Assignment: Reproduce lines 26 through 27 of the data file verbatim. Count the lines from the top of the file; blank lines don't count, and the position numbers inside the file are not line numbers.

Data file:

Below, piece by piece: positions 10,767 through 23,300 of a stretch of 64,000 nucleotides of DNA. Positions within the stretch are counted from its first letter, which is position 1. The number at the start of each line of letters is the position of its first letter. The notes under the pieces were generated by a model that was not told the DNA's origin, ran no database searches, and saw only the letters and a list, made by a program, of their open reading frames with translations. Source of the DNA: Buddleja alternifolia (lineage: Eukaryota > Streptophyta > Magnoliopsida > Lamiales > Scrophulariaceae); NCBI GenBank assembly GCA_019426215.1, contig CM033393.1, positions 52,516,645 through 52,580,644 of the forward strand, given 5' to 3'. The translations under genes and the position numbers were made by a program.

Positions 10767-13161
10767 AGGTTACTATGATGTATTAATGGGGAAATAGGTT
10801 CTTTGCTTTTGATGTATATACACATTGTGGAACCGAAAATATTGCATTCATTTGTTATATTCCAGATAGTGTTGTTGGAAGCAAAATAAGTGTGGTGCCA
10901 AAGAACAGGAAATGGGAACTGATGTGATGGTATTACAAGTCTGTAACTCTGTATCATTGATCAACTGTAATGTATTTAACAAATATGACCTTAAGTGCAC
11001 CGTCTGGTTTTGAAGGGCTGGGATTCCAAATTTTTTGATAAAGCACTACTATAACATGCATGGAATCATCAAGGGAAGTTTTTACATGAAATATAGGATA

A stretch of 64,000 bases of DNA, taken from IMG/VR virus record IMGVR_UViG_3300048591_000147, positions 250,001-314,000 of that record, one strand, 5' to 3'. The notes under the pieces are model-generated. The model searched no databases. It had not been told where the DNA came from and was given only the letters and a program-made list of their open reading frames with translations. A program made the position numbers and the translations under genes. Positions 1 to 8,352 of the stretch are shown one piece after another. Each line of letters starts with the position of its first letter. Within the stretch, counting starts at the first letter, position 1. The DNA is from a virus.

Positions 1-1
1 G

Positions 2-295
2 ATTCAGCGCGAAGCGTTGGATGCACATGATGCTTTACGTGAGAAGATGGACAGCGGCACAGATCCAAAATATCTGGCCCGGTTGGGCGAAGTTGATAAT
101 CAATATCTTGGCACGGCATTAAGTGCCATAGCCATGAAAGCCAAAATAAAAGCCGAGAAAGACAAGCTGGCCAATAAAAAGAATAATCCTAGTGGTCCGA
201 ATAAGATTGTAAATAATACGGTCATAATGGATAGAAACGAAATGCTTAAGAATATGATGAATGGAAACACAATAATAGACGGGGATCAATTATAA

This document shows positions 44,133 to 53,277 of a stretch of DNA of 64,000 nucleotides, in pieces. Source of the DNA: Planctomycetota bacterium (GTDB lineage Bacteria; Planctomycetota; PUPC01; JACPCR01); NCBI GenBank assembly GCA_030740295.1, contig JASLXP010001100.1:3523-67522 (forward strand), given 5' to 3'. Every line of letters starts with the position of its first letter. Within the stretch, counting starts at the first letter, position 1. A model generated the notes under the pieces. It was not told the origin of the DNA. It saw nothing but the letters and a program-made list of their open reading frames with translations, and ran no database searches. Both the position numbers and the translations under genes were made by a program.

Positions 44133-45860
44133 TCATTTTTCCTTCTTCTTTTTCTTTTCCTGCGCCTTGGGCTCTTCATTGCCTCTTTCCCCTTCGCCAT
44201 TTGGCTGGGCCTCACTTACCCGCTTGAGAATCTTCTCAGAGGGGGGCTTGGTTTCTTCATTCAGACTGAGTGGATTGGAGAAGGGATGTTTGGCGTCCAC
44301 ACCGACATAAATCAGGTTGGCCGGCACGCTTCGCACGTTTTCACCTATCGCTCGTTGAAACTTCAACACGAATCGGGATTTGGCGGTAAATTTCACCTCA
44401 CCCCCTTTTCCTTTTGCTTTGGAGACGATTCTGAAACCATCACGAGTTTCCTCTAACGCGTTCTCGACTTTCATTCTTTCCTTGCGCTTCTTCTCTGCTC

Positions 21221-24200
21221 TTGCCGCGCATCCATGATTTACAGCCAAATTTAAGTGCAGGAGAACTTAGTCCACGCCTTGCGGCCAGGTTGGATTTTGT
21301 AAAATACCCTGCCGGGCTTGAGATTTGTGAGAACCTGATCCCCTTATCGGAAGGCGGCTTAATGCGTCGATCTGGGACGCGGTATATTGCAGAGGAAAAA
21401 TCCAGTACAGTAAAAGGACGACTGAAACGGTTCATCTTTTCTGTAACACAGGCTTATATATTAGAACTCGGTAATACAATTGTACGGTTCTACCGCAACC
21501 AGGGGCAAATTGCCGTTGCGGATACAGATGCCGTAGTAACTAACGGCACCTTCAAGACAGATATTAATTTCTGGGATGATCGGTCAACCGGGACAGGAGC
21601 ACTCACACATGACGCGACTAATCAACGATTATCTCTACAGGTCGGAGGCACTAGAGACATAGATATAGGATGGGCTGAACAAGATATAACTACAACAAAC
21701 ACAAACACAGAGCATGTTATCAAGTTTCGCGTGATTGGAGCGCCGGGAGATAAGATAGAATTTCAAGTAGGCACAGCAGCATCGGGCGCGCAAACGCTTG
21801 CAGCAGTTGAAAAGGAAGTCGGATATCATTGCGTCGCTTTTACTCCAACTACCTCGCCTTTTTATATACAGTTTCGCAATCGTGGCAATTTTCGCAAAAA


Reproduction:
21701 ACAAACACAGAGCATGTTATCAAGTTTCGCGTGATTGGAGCGCCGGGAGATAAGATAGAATTTCAAGTAGGCACAGCAGCATCGGGCGCGCAAACGCTTG
21801 CAGCAGTTGAAAAGGAAGTCGGATATCATTGCGTCGCTTTTACTCCAACTACCTCGCCTTTTTATATACAGTTTCGCAATCGTGGCAATTTTCGCAAAAA